Government urged to bring in new laws on otter action

The Angling Trust has this week taken the fight over otter predation to the Government, insisting that regulations are introduced to allow the predators to be properly ‘managed’.

As the sport continues to feel the full force of the species’ unrelenting advance across fisheries nationwide, Trust chairman Mike Heylin has told the Environment Agency and Natural England that the time has come for action.

The call comes just two weeks after Angling Times reported how fish farmers such as Mark Simmonds have had their businesses destroyed by otters over the past year.

“I’ve written to the EA, National Trust and Defra telling them that somebody in Government needs to wake up and smell the coffee. The situation is getting ever more serious,” said Mike.

“A managed environment needs just that ¬ management ¬ not loose regulation and poor legislation backed up by woolly-headed thinking. There is no provision from Government to protect commercial enterprises, such as fish farms and fisheries, which were in existence long before Tony Blair’s promise to re-establish otters.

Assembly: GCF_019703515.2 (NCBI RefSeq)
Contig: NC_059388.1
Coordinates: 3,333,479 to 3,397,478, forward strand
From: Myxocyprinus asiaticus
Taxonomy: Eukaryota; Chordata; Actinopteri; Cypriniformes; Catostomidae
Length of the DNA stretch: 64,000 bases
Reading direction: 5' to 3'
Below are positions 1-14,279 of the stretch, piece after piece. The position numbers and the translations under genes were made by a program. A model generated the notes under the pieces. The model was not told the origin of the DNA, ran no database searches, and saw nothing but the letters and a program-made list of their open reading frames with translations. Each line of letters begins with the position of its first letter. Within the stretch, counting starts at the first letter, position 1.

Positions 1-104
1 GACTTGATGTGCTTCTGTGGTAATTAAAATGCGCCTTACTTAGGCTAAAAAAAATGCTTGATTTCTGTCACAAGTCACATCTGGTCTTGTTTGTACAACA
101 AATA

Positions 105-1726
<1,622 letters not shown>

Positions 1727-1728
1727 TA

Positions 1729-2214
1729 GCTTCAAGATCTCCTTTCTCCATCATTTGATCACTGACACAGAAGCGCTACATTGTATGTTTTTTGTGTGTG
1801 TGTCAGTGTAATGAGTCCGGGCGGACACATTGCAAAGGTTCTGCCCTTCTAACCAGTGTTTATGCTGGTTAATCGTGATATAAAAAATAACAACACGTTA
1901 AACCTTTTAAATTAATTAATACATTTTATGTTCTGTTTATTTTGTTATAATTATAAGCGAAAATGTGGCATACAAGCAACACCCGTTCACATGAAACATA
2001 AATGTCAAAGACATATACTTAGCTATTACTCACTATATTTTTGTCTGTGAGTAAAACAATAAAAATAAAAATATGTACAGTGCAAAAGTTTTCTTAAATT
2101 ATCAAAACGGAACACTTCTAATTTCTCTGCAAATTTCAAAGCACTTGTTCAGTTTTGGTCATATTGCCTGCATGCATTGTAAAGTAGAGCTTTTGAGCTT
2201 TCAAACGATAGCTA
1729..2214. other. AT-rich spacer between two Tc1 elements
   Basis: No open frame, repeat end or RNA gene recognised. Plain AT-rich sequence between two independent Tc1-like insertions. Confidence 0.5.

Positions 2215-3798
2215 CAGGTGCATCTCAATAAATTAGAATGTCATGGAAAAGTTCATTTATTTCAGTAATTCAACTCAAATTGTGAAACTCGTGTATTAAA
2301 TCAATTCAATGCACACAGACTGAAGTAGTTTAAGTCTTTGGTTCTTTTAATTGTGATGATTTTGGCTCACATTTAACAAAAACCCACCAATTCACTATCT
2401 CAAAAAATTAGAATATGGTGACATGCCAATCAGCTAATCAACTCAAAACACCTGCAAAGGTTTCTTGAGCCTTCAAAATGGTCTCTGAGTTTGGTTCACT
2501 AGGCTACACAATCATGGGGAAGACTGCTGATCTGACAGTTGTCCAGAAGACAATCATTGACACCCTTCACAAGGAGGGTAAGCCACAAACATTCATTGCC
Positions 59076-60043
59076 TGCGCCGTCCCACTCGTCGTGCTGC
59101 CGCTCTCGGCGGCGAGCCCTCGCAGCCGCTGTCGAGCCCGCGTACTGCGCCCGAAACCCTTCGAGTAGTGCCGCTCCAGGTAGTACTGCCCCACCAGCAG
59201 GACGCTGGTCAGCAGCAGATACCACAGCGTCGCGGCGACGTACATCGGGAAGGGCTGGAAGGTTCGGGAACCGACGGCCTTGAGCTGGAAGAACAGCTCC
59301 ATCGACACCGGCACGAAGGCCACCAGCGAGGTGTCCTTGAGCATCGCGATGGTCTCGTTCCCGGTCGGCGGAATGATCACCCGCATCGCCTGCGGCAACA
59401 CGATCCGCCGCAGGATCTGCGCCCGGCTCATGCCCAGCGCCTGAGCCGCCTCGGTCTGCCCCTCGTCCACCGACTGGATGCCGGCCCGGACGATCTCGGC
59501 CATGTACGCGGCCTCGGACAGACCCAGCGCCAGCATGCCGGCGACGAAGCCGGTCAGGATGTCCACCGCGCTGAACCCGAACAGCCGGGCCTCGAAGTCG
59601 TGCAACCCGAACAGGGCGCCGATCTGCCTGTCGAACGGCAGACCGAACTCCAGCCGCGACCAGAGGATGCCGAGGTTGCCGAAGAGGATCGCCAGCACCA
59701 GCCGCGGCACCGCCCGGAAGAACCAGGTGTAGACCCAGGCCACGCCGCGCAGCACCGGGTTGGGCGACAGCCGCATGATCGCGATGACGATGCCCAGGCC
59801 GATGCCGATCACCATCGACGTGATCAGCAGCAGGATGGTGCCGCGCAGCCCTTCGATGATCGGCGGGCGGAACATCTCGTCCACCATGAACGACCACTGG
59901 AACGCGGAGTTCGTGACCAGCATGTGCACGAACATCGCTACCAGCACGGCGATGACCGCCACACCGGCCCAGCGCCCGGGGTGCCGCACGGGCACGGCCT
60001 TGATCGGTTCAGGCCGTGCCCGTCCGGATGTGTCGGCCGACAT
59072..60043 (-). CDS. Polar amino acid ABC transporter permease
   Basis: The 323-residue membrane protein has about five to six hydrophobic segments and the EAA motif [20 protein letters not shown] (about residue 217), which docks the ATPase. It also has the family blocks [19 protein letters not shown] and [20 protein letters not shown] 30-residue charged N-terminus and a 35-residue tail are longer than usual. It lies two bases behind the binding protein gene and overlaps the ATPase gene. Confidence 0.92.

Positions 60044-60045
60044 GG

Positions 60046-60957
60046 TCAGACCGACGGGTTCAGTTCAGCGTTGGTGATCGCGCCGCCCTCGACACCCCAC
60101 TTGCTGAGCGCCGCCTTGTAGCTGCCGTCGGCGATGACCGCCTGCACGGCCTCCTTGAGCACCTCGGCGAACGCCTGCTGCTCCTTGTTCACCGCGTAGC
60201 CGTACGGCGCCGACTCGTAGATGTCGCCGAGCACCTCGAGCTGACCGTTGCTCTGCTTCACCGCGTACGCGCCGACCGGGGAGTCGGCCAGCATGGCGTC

“I’ve said to the authorities that if the regulations do not allow or the control of otters, then they need to start getting those regulations changed. These are taxpayers being directly hurt at a commercial level by Government policy.”

Mike was also keen to stress the need for fishery owners to do their bit by putting pressure on the Government itself.

“It’s simple ¬ countryside managers need to apply for permission to control the problems on their land. Fishery bosses must apply for a licence to trap and remove otters where they are causing a problem. I urge them to do so as soon as possible.”

The Trust’s stance has been welcomed by many within the sport, not least Angling Times columnist and Trust Advisory Team member, Martin Bowler. He said: “I’m pleased to see that the Trust is finally taking anglers’ concerns seriously on this issue. We desperately need some form of management of otters because they are having a catastrophic effect on fish populations. To reintroduce an apex predator without any prior environmental impact assessment is plainly irresponsible on the EA’s behalf. How did they think such a scenario could be avoided?”

Southern big-fish angler Tim Norman, chairman of the Trust’s Advisory Panel, also greeted the news.

“If we had managed to unite properly and tackle cormorants head-on, then I’m sure that the otter problem wouldn’t have been half as bad because there would be fish coming through to replace those eaten by the otters. In 10 or 15 years’ time we may see a new threat emerge. If we do, the Trust needs to stand up and be counted from the very start.”